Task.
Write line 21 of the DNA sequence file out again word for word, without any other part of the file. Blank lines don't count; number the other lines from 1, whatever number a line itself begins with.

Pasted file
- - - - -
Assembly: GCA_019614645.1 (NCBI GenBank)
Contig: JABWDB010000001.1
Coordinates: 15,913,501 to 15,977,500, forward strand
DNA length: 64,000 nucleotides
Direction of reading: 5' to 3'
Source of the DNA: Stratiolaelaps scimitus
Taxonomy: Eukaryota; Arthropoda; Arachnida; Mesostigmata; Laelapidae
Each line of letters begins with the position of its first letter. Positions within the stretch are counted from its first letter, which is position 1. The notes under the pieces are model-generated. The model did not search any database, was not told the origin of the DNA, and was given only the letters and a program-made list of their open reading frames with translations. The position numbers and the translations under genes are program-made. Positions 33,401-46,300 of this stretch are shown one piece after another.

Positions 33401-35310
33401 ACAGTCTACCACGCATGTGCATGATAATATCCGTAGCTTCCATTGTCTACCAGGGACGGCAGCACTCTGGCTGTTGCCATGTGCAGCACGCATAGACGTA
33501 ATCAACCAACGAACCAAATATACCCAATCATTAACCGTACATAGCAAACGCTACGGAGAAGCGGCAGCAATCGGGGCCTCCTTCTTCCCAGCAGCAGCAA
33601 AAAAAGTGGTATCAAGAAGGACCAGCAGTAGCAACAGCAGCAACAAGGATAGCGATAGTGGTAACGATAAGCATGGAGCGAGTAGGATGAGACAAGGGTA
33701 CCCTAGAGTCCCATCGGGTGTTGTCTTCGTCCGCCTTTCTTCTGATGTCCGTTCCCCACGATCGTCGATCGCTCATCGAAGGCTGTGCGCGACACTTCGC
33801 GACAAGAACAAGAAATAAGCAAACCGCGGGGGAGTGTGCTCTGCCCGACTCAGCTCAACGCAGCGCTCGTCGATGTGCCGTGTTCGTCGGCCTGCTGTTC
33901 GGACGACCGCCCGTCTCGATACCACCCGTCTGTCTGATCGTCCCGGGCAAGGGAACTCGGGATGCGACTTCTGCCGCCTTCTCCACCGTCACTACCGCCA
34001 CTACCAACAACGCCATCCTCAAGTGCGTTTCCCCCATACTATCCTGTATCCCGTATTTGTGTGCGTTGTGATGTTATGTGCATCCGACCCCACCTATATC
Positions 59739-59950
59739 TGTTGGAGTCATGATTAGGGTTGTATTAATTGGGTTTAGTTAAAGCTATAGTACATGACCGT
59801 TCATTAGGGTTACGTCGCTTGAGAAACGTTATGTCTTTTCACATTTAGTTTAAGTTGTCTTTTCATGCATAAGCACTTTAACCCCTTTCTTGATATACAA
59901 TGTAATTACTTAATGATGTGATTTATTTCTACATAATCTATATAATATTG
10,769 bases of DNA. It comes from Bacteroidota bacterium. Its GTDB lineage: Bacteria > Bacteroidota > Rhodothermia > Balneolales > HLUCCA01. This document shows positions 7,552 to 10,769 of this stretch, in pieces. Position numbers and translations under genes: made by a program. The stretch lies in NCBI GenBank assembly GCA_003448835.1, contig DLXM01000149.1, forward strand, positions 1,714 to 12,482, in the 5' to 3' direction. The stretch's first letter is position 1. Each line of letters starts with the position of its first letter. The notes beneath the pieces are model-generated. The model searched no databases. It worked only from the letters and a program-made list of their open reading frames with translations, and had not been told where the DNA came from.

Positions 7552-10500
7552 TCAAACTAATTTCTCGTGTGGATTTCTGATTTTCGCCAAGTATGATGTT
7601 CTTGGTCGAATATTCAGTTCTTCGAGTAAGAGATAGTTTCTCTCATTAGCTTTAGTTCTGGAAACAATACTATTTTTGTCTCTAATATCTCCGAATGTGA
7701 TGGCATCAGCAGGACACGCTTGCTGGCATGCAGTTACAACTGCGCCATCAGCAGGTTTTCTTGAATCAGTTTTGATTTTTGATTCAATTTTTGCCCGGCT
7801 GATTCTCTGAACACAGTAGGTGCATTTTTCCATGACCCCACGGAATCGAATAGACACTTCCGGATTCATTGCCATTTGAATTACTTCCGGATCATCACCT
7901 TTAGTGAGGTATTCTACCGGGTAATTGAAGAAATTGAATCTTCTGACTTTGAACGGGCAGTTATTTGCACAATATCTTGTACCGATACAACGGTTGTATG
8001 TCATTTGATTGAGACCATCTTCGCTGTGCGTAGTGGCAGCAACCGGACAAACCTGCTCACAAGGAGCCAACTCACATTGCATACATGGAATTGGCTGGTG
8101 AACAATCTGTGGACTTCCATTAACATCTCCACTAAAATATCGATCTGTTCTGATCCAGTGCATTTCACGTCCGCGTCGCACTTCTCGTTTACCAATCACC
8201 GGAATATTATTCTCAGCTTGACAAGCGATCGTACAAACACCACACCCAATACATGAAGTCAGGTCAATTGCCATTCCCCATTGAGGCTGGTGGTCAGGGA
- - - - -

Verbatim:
10,769 bases of DNA. It comes from Bacteroidota bacterium. Its GTDB lineage: Bacteria > Bacteroidota > Rhodothermia > Balneolales > HLUCCA01. This document shows positions 7,552 to 10,769 of this stretch, in pieces. Position numbers and translations under genes: made by a program. The stretch lies in NCBI GenBank assembly GCA_003448835.1, contig DLXM01000149.1, forward strand, positions 1,714 to 12,482, in the 5' to 3' direction. The stretch's first letter is position 1. Each line of letters starts with the position of its first letter. The notes beneath the pieces are model-generated. The model searched no databases. It worked only from the letters and a program-made list of their open reading frames with translations, and had not been told where the DNA came from.